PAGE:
I’m a full stack web developer who has been working on websites since early 2005. I started in flash and moved into ruby on rails in late 2011. Over the last few years I have had the privilege of working with amazing developers and designers. Through their mentorship, I’ve obtained invaluable practices and exemplary standards. I have a good understanding of Object Oriented Programming, Functional Programming and backend frameworks that I support with a well rounded understanding of front end frameworks and standards. In short, if you need someone who can chop up a psd and ssh into your server to configure it, I would love to talk with you.
Every 3 weeks I begin a sprint with a team of other server developers, quality engineers, and a product manager. We follow scrum and agile practices to point stories then select which stories we will commit to doing for the rest of the sprint. Based on our velocity we commit to completing N number of stories of which we individually delegate from a priority ordered list. From there I mostly work alone completing the acceptance criteria of the given story I’m working on. Once the work is ready for a pull request and peer approval by the rest of my team I will push a branch to one of our 18 ruby on rails application repositories. Given I have written sufficient specs and refactor based on peer review I then will deploy the code changes via a Jenkins server to our qa server for review by our team’s Quality Engineer.
If any development bugs are found while the QE is asserting the acceptance criteria, they will then file a bug. Once all the stories and feature work tickets have been completed I will then take the task of addressing the current sprint development bugs and any bugs just found in the wild. Once the end of sprint draws near I will spend the rest of that time reviewing upcoming stories and help with any certification issues. From there the team will hold a retrospective to reflect on what was good or bad and what can be done to learn from the last sprint.
CrowdCompass is a creator of mobile event apps for conferences who may have as many as tens of thousands of attendees. There are 18 main rails applications that power the the APIs used by the mobile apps. The stack is Ruby and Postgres and we have our own home rolled PubSub for syncing messages across apps.
I have watched crowdcompass rapidly grow over the last 3 years and later seen the parent company Cvent get acquired by Vista equity partners. Currently I will have been their most senior developer by hire date of the 21st of February 2017. This means I’ve seen a lot of my good friends move on. I’ve had a great time growing and learning but I think it’s also my time to move on too.
As a jr ruby developer, I built many sites for clients using ruby on rails. I also spent a fair amount of time working on front end styling and UX.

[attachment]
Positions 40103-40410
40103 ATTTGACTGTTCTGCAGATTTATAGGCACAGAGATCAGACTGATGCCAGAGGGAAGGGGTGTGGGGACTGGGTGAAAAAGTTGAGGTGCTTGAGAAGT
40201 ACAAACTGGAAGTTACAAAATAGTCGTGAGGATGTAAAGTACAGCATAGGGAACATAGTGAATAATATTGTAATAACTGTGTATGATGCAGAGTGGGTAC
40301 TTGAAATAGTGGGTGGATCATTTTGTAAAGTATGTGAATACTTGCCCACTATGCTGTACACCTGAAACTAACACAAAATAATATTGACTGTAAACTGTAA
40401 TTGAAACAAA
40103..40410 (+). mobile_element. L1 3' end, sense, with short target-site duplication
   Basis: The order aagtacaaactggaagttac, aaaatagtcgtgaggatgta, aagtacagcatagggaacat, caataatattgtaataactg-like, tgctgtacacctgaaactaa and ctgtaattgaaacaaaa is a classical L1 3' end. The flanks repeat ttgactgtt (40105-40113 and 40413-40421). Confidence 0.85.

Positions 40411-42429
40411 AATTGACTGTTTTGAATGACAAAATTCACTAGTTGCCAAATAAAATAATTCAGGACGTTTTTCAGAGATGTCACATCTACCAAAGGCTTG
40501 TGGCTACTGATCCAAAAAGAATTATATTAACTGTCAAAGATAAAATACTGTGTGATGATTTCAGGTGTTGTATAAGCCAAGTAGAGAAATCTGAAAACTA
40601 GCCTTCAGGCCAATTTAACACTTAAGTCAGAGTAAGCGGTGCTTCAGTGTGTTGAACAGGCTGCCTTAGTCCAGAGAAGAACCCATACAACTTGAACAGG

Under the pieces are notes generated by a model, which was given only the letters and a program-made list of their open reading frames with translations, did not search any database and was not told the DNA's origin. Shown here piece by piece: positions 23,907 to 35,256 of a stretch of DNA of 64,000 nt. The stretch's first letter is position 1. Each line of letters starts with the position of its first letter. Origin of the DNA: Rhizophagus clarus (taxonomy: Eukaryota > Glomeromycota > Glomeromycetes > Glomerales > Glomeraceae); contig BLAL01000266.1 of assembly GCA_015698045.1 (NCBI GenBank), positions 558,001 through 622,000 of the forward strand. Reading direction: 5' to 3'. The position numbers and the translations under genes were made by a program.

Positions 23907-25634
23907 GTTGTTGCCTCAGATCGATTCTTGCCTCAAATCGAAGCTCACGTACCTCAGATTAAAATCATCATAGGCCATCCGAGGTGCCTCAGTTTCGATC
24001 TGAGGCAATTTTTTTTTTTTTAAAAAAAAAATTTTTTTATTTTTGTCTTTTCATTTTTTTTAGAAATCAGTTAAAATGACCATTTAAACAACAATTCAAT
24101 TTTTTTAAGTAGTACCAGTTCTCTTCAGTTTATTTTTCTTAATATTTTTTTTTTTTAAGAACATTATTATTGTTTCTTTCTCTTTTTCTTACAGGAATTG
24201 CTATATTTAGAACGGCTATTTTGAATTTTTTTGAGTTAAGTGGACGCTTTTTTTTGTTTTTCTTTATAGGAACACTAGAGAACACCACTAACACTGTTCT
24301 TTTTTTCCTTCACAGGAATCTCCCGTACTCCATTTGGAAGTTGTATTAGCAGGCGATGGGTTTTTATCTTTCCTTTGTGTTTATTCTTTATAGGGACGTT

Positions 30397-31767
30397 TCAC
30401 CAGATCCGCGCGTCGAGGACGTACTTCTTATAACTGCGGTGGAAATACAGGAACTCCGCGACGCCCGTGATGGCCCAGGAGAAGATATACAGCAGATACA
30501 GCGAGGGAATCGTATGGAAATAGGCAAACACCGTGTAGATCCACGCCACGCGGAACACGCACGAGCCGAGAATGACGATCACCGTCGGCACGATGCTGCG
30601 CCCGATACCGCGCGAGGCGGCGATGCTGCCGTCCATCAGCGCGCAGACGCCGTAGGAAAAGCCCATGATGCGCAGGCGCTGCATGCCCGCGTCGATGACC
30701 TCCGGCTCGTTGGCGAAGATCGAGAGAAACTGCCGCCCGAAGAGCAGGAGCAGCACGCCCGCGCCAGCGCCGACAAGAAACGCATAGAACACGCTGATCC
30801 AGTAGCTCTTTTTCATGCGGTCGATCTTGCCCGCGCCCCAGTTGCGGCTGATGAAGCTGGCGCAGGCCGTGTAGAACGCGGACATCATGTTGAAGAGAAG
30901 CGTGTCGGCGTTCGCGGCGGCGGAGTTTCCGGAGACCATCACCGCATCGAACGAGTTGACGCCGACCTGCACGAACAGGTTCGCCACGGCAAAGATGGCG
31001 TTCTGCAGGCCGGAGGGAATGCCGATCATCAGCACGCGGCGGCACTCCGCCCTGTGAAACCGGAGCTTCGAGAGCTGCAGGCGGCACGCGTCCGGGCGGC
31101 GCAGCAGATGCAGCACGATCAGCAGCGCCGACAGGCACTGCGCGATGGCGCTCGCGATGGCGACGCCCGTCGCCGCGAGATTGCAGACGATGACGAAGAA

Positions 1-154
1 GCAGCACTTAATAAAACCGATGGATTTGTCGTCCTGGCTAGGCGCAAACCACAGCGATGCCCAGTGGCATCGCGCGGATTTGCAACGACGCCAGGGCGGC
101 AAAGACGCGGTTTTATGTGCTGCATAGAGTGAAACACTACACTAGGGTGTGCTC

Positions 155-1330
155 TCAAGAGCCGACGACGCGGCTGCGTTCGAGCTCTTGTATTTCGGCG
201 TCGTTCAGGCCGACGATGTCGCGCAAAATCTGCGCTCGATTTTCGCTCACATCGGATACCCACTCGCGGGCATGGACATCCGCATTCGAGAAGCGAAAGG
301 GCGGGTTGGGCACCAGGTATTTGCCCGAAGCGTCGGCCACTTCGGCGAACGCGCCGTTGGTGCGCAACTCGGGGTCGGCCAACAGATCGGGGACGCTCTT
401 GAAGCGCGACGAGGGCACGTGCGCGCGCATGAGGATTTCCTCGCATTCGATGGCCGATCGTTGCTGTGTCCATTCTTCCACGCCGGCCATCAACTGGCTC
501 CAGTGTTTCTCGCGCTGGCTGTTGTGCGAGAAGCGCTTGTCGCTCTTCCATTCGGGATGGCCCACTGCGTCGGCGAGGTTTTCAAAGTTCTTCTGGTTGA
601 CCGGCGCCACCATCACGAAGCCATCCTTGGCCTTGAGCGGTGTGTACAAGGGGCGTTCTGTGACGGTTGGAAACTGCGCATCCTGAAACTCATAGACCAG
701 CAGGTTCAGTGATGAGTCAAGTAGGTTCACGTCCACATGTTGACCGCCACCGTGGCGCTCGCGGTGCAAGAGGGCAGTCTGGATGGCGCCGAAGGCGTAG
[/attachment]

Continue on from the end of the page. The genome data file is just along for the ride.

An example of one of the many sites I developed as an employee of the Able Few is http://deployedresources.com/
Completely inspired by the Mac Pro website were scrolling the site deconstructs the hardware. I was hired as a JS developer to create something similar to that effect. Beyond the interactive elements this site is completely static.
Check your battery was an interactive fire escape planning tool that energizer used to promote their batteries. The goal of the website was to allow you to drawl a fire escape route of your home with the aid of interactive tools. Many other promotional contracts followed this with energizer such as “komen’s race for the cure” interactive Facebook ads.
The Christmas of 2009 I was fortunate enough to be able to create the landing pages for mattel’s shopping site. Working on the interactive elements for Barbie, hot wheels, Disney and mattel’s board games felt like a very high point in my flash career. But sadly this type of work was short lived as flash's popularity fell dramatically with the push off the cliff from Apple and iPhone and 2010.
Cook or be cooked was a real-time cooking game for the Nintendo Wii developed by the food network. This was one of the only completely full flash websites I had ever created. It presented challenges that I had never anticipated having to deal with before. I learned new concepts such as deep linking that allowed you to use URLs to navigate with in a flash application. This was also the first time I really started to take notice of design patterns such as mvc. Sadly watching food cook in real time as a videogame was apparently not as fun as the food network had hoped, who knew?
This project was possibly the one that really created the most potential for me to continue to grow in my flash career. Hallmark park was a mass multiplayer online game where kids could play multiple mini games within a larger game. The online game leveraged technologies such as a flash media server for real-time interactivity. This was also the first time I had the opportunity to work on with large team of developers.
I start my humble career in flash making an interactive map for the chamber of e-commerce in the small town of Stevenson Washington
"Josh is a dedicated and diligent worker. Perfect balance of integrity, pragmatism and idealism."
"Josh has a lot of drive. He is always asking questions and wanting to dig to
the root of why. Josh always has a smile and cares deeply about his fellow man."
Thank you for taking the time to learn more about who I am and what I've been up to. At this point the best way to know more about me is to contact me directly.
I'm looking forward to talking with you.
- Josh Chernoff | (971) 570-9721 | email@example.com